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    • 21 NOV 19
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    What to Do for Your Teething Infant

    Babies begin to show signs of their first teeth within a few months after birth, and this can be a painful and uncomfortable time for them. As they teethe, babies’ gums will be sore and tender, which is completely natural. Some ways to calm your baby during this time is by rubbing the sore gums gently with a wet cloth or giving them a teething ring. Oral health problems can arise when a baby starts to teethe, especially baby bottle tooth decay. Find out what you can do to ease your baby’s transition through teething and how you can prevent baby bottle tooth decay with this guide!

    Do’s and Don’ts of Teething

    However, you want to make sure all of your methods are safe when it comes to what your infant is sucking or chewing on. The teeth will start to come in for most infants between 3 and 6 months, generally starting with the front teeth moving on towards the back of the mouth. The teeth move around in the gums, going up and down, and causing discomfort until they finally pop through the top. This painful time can lead to lots of crying and fussiness, not to mention a runny nose, excessive drooling, fevers, irritability and your child needing to be held most of the time. 

    However, these teething days will pass, and you can make it a lot easier on your infant with these do’s and dont’s of teething: 

    • DO give your baby teething toys, which are labeled on packages for safe teething. Chewing on these toys will help get the teeth to pop through the gums faster. Some toys can be gel-like so they can be cooled in the fridge to help soothe teething gums even better. 
    • Use baby Tylenol or similar pain-relief medication, IF your infant is old enough. Check medicine labels and ask your doctor if your infant is under the recommended age for use. Always follow package instructions for dosage. 
    • DON’T use baby Orajel or similar products unless your infant is old enough. This can be a very effective product for numbing teething gums, but is not safe for very small infants. Always ask a medical professional about these numbing products before use!
    • DO rub your baby’s gums with a gentle, wet rag. Massaging the gums can help soothe pain and discomfort in teething babes. 
    • DO wet a washcloth, get it cold in the fridge and let teething babies chew on it. Always monitor the chewing and never leave the infant alone. The cold cloth can help soothe painful gums. 

    Pacifiers: What to Know

    Sometimes, infants simply need comfort. Some babies will take a pacifier to soothe them, and others won’t want anything in their mouth. Do what works for your infant. If they take a pacifier and it works, use it when it’s needed. However, you want to make sure that an infant doesn’t become dependent on a pacifier.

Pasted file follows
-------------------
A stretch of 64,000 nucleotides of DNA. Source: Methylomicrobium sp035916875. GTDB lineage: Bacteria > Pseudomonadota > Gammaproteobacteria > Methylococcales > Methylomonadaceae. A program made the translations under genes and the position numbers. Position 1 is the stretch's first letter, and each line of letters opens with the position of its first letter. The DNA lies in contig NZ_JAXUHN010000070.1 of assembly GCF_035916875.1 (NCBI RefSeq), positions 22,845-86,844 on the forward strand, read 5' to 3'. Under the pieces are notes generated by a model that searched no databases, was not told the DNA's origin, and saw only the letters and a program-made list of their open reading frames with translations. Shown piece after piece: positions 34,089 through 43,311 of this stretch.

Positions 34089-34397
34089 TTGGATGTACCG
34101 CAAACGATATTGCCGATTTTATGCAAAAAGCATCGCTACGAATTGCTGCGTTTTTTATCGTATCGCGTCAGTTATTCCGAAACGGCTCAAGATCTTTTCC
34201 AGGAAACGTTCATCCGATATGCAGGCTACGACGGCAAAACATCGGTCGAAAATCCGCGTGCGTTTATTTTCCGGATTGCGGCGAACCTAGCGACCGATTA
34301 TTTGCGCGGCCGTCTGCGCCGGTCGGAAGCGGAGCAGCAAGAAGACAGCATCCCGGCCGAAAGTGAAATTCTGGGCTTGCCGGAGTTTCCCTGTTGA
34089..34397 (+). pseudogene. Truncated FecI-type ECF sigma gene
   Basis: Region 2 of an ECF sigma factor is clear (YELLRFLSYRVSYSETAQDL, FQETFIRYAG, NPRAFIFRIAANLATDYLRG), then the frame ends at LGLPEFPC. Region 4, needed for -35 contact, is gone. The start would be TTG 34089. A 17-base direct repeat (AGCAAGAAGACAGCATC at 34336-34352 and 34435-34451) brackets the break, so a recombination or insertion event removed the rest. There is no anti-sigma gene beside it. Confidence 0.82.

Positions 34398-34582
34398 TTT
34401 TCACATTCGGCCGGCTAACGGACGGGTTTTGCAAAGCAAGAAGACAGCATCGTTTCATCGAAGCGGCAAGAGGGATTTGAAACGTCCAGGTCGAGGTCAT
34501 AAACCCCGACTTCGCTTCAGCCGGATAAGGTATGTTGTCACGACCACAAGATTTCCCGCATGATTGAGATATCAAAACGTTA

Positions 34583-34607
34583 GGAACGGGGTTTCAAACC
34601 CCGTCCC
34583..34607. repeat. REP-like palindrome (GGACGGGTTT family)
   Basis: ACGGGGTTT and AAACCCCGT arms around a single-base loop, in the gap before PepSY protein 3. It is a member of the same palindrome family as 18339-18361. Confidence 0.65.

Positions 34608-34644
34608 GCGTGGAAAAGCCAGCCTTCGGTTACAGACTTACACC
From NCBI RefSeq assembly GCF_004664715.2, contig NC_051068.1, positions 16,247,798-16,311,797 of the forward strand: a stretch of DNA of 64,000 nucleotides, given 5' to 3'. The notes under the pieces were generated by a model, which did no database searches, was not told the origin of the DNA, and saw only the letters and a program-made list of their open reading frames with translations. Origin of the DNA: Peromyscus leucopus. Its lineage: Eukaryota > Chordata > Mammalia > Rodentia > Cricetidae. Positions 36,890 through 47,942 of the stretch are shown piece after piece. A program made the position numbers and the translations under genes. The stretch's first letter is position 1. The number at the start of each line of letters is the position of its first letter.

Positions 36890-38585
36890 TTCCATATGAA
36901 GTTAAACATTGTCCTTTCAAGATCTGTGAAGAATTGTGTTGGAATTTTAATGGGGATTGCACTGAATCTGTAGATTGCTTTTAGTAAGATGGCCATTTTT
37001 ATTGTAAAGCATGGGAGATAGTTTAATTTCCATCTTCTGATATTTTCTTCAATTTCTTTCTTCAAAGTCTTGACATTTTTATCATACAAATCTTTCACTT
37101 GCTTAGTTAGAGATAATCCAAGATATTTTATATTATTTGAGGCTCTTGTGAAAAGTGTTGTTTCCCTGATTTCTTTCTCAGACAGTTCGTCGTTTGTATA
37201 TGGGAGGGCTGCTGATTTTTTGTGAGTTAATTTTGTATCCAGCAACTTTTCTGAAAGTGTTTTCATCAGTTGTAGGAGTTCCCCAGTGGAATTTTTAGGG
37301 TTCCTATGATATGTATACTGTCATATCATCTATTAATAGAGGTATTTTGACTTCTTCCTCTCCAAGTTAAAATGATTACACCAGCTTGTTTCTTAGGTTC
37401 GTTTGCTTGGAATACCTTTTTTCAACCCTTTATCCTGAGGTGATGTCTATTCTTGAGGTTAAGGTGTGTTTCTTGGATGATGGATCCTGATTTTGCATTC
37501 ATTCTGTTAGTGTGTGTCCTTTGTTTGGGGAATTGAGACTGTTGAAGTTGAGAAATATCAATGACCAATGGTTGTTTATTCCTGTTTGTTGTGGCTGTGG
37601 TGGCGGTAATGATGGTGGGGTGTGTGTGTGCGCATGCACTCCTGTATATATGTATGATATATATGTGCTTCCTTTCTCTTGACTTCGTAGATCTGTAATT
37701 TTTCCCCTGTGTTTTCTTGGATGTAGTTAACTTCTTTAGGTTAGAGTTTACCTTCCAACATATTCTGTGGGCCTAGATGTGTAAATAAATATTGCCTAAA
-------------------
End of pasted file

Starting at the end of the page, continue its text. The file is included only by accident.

Babies have a very powerful sucking reflex, which allows them to breastfeed and suck milk out of a bottle so fast. Studies show that as an infant grows into a toddler and older child, that those muscles change over time, and that reflex isn’t quite as powerful. Sucking on a bottle may be easy for an infant, whereas an older child or adult might find it difficult if they try. Because of the intense sucking power of an infant, the teeth can actually shift position and turn inward if a pacifier is constantly in an infant’s mouth. That can altar a child’s bite and alignment, which can grow worse as they grow, leading to child orthodontics. Use a pacifier if it helps soothe your teething infant, but use it only when it is needed. 

    The Importance of Early, Regular Dental Visits

    It can be hard to keep up with every point of advice when it comes to a teething infant, infant oral care, dental visits and more. That’s why dentists exist! They can give you the right advice and proper care for your child’s teeth as they grow from infancy into adulthood. To stay current on what your infant’s oral health should look like, you want to take them to a family or pediatric dentist, so that they are getting oral care that is specific for their age and needs. 

    The American Dental Association recommends that every child see a dentist within the first 6 months of getting their first baby tooth. After that time, an infant should continue to see the dentist biannually (meaning every 6 months) for routine dental exams and cleanings. At home, infants should have their gums brushed with an actual gum brush. This is a finger brush that you can place over your finger and gently massage their gums for teething. It is also effective at brushing away sugars left over from a feeding. 

    Use a gum brush when the teeth are starting to pop through, then switch over to an infant toothbrush. At that point, brush the infant’s teeth at least twice a day (or after every feeding/meal time) with a rice-sized amount of infant toothpaste (not adult toothpaste, which can be harsh on baby teeth). 

    Benefits of Early Dental Care

    Early dental visits and at-home toothbrushing brings benefits to your child such as: 

    • They can avoid tooth decay that can lead to premature tooth loss.
    • Toddlers can become familiar with dental visits, leading to less dental phobia as they grow.
    • The baby teeth can come in correctly, setting a patient up for great oral health for life. 
    • Children learn early how to properly take care of their oral health. 
    • Bite and alignment issues can be caught early, preventing extensive procedures later on.

    Whether you have a teething infant, you have a toddler that needs a dental visit or you have dental question, we are always here to help you! Call Dr. Evanson’s office today at (720) 409-0008 for your free consultation!

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